Kolkata: Three weeks from now, the Trinamool Congress and the Bharatiya Janata Party will face off in West Bengal, as capital Kolkata holds municipal elections after six years.
About 40 lakh voters are eligible to cast their ballots to elect councillors in 144 wards on 19 December, the State Election Commission announced Thursday, with the results expected to be announced two days later on 21 December.
The Kolkata Municipal Corporation (KMC) has been run by the Trinamool since 2010, even before it came to power in the state in 2011. But elections have not been held since 2015, with last year’s scheduled polls being postponed due to the Covid-19 pandemic.
The announcement of the Kolkata civic elections came on a day when the Trinamool and the BJP are squaring off in elections to municipal bodies across the state of Tripura. The run-up to these elections to 222 seats have been beset by allegations of rigging, violence and booth capturing, as the Trinamool makes its debut and takes on the ruling BJP. The political battle had also reached the Supreme Court, where the TMC pleaded that the polls be postponed due to the law and order situation.
How KMC ran without elections
Elections to 112 municipalities in West Bengal have been pending for nearly two years due to the Covid pandemic. At an all-party meeting chaired by Mamata Banerjee in March 2020, a decision was taken to indefinitely postpone the civic body polls.
On 6 May 2020, the West Bengal government notified and formed a 14-member board of administrators to run the KMC, with mayor Firhad Hakim as its chairman. This was necessary because the Kolkata civic elections were last held on 8 May 2015, and its five-year term ended on 7 May 2020. The board of administrators got an extension from the Kolkata High Court in July 2020.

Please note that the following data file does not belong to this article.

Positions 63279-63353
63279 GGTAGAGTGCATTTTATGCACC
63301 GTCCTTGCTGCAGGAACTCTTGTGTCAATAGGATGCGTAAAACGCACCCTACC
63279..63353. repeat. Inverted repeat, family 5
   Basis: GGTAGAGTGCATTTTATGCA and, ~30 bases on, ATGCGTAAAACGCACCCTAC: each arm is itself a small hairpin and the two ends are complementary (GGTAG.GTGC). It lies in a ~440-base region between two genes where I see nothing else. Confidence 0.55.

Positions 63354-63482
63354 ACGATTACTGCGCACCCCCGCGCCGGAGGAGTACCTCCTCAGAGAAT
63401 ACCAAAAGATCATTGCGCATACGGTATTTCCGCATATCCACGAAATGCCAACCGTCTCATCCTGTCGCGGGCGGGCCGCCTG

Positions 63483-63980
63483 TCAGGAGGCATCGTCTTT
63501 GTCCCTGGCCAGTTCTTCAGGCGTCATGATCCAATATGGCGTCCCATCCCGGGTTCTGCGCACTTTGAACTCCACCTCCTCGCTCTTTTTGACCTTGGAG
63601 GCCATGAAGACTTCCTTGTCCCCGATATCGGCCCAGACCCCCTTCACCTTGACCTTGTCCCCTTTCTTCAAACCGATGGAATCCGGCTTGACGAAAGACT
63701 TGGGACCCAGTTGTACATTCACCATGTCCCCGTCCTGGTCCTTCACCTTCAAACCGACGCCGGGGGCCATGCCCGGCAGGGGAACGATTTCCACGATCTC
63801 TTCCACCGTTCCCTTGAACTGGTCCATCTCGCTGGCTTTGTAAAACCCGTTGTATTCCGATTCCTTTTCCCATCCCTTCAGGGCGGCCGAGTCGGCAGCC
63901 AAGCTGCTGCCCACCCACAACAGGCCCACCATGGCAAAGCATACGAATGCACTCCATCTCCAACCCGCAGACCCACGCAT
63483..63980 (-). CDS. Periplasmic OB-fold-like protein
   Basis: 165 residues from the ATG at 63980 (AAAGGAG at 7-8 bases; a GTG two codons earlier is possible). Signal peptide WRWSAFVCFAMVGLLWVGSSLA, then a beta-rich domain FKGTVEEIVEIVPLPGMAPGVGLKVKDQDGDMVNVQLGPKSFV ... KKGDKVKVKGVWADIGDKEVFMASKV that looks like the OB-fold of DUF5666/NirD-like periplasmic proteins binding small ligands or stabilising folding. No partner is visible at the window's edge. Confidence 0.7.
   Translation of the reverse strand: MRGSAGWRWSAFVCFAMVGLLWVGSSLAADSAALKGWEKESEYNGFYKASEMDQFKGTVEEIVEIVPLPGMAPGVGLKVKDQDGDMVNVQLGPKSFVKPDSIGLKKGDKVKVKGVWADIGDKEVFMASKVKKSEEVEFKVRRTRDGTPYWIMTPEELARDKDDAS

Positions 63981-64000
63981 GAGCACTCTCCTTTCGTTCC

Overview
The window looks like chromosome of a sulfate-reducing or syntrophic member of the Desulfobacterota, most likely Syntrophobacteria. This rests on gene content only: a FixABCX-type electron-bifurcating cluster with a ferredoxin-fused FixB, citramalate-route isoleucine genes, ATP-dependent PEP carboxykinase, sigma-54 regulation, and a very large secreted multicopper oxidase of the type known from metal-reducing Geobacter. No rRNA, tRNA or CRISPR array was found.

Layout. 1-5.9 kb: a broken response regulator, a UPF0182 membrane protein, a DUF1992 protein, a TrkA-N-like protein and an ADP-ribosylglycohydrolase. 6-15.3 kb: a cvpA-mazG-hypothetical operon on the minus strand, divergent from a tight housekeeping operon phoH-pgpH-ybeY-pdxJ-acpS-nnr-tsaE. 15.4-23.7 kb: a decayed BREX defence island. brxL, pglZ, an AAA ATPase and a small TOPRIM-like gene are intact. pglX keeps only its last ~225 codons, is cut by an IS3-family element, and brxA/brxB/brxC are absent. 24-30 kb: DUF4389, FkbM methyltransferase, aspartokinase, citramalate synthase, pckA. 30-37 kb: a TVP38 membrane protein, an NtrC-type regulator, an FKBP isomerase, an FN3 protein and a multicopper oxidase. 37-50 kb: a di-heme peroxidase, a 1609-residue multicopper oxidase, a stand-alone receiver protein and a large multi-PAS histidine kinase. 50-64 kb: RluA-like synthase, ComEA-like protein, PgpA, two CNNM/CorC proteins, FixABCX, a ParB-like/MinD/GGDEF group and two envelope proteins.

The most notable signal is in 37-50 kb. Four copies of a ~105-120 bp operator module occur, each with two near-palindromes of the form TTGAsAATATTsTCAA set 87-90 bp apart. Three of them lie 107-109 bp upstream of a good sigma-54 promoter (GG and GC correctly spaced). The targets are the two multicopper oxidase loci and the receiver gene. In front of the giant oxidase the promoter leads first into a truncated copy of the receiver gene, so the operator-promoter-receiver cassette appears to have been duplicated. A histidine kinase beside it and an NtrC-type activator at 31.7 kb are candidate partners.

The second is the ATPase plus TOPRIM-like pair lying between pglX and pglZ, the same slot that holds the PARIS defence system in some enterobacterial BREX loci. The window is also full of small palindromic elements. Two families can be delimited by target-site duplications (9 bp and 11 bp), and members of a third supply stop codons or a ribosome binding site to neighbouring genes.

CPI(M) leader and former Kolkata mayor Bikash Ranjan Bhattacharya told ThePrint that the state government’s decision to appoint a board of administrators was “undemocratic and unconstitutional”.
“For petty political advantage, it kept its political minions at the helm. Now, it has announced elections on 19 December after ensuring its party’s election machinery is in place, leaving the Opposition with no time to prepare,” he alleged.
What’s at stake now?
The KMC polls will be the first since the Trinamool retained power in Bengal with a big majority over the BJP in May 2021.
All eyes are on whom party supremo and Chief Minister Mamata Banerjee picks as the mayoral candidate, since the party has adopted a ‘one person, one post’ policy.
On the BJP front, this will be the first test for its new state president Sukanta Majumdar, who was appointed after the assembly election defeat. However, the BJP is battling sporadic infighting and a steady stream of desertions to the Trinamool. Five sitting BJP MLAs, one former Union Minister and several popular leaders and grassroot workers have dumped the party and joined the rival camp. In March 2020, when the BJP had begun preparations for the KMC polls that were later postponed, it had installed boxes at its office in central Kolkata, seeking aspirants to fight under its banner.
The CPI(M) and Congress, meanwhile, are yet to decide if they will continue their alliance and fight the KMC elections together. Their partnership drew a blank in the assembly polls.
BJP’s appeal to HC
The BJP had appealed to the Calcutta High Court seeking simultaneous polls in all the 112 municipalities where they are supposed to be held. The court is set to hear the matter on 29 November.
BJP spokesperson Shamik Bhattacharya said at a news conference: “The State EC has been completely politicised in West Bengal. We don’t have faith that the elections will be conducted in a free and fair manner in phases. We will wait till 29 November and are prepared to go to the Supreme Court, if required.”
(Edited by Saikat Niyogi)
Why news media is in crisis & How you can fix it
India needs free, fair, non-hyphenated and questioning journalism even more as it faces multiple crises.
But the news media is in a crisis of its own. There have been brutal layoffs and pay-cuts. The best of journalism is shrinking, yielding to crude prime-time spectacle.
ThePrint has the finest young reporters, columnists and editors working for it. Sustaining journalism of this quality needs smart and thinking people like you to pay for it. Whether you live in India or overseas, you can do it here.